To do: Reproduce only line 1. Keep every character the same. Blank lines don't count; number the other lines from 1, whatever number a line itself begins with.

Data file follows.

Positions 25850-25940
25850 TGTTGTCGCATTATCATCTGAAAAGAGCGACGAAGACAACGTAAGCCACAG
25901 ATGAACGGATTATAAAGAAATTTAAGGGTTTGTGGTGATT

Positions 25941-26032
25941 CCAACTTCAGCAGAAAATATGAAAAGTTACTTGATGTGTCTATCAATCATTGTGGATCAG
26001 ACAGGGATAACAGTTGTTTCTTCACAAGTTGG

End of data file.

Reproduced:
Positions 25850-25940